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Another Interpretation of G

There is a second physical interpretation of the GF for transient problems, as follows: the GF may also be considered as the temperature response to a concentrated initial condition. Consider the following boundary value problem:

\alpha \frac{\partial ^{2}P}{\partial x^{2}} &=&\frac{\partial...
...ight. ) &=&0 \\
P(x=0,t\,\left\vert \,x^{\prime }\right. ) &=&0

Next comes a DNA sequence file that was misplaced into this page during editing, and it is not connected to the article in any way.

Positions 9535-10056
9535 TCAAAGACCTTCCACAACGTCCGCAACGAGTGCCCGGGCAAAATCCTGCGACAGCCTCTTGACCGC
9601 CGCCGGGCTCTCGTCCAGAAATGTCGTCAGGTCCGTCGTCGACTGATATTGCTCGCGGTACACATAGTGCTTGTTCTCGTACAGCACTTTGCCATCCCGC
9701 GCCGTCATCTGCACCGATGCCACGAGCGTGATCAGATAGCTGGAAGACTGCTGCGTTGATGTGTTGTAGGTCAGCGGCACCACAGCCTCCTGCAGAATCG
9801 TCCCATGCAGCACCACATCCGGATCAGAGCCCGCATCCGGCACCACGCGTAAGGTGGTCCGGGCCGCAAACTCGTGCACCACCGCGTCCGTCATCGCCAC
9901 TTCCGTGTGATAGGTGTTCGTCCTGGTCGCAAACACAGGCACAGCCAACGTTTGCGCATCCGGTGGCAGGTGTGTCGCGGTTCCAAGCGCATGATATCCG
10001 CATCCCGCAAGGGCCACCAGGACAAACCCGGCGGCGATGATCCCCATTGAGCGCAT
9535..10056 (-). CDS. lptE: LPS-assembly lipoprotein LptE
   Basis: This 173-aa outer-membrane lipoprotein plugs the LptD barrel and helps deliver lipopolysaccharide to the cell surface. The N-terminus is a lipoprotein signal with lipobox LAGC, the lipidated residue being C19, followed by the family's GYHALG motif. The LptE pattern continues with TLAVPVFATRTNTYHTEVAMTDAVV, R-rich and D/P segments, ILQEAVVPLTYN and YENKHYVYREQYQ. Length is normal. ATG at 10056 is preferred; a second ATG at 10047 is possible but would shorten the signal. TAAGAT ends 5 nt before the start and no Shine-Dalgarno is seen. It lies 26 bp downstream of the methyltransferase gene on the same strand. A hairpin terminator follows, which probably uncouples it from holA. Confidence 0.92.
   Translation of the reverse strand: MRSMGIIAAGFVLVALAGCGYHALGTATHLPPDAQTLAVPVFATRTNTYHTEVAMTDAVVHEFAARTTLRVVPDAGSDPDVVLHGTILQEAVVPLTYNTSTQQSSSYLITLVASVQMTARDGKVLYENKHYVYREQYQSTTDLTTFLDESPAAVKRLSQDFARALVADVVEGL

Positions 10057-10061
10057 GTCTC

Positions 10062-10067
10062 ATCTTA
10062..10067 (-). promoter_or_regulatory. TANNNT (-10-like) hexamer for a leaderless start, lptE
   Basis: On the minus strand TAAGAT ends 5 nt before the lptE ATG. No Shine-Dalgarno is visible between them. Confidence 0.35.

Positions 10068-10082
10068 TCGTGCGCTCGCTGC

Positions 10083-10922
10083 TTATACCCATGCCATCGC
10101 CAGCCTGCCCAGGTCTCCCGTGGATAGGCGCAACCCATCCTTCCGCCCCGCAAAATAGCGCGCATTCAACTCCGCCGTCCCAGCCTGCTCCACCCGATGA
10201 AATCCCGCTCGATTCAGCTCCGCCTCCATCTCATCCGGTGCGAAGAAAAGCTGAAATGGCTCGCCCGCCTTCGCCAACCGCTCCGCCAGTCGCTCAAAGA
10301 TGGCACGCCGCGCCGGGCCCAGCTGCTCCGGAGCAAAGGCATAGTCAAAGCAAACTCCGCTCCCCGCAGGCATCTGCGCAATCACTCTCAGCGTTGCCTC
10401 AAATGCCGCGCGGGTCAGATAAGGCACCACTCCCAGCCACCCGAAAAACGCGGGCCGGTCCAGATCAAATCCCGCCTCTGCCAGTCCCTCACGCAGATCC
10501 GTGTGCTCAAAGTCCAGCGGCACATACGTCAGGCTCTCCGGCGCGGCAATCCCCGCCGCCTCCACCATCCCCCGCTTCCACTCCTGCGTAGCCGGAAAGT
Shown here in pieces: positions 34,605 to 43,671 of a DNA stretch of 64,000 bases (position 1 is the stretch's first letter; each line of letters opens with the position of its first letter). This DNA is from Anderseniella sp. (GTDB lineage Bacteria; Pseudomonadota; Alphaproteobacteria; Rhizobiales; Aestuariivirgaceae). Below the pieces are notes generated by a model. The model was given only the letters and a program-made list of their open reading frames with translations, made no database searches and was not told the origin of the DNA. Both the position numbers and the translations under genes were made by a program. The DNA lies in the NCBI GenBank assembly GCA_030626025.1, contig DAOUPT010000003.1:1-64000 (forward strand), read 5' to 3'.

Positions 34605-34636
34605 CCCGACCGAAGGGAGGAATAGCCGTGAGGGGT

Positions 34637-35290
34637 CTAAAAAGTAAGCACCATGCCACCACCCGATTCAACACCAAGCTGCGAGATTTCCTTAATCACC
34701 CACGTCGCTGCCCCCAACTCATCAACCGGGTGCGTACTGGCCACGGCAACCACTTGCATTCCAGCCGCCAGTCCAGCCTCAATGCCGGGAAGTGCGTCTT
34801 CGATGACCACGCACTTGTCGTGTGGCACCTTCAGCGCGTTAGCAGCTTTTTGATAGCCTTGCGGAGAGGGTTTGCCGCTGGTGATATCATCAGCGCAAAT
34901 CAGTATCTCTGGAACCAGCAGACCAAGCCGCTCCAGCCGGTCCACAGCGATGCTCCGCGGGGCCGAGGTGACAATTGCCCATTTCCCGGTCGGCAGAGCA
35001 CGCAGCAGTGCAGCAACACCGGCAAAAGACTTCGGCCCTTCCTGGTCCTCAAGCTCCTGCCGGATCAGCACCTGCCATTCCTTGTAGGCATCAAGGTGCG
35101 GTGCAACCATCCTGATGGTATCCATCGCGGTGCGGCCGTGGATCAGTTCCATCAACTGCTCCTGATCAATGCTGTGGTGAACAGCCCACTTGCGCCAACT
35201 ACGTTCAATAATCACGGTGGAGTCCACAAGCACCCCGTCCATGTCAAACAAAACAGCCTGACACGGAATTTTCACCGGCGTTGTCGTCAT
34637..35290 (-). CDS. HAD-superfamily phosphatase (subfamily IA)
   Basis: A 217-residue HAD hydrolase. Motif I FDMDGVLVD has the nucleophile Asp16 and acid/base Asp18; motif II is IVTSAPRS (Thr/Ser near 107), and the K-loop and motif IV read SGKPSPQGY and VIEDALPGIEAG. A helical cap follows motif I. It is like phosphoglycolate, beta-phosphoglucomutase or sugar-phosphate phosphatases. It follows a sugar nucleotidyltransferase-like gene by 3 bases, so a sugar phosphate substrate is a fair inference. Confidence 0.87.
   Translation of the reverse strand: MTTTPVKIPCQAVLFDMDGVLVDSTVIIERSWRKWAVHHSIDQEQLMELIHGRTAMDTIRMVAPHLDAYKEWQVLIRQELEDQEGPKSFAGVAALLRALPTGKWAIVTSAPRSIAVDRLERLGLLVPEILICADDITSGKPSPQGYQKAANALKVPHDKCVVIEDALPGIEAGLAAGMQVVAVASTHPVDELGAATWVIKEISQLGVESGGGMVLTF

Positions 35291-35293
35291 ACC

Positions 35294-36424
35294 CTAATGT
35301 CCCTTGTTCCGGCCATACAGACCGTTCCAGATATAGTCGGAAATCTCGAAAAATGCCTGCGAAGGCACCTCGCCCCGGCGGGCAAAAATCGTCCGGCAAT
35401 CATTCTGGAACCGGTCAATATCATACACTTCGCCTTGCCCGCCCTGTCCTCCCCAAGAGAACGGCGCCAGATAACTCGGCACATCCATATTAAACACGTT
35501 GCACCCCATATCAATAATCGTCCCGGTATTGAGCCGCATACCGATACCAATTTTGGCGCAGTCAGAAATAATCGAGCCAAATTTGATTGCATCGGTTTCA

The above equations are nearly identical to the equations defining G, if the time at which the heat source is released has been set to $\tau =0$. Barton (1989) calls function $P(x,t\,\left\vert \,x^{\prime }\right. )$ the propagator; it's relation to the GF is given explicitly by

G(x,t\,\left\vert \,x^{\prime },\tau \right. )=H(t-\tau )P(x,t\,\left\vert
\,x^{\prime }\right. )

where $H(t)$ is the Heaviside unit-step function. Several GF in this Library have been found with this view point.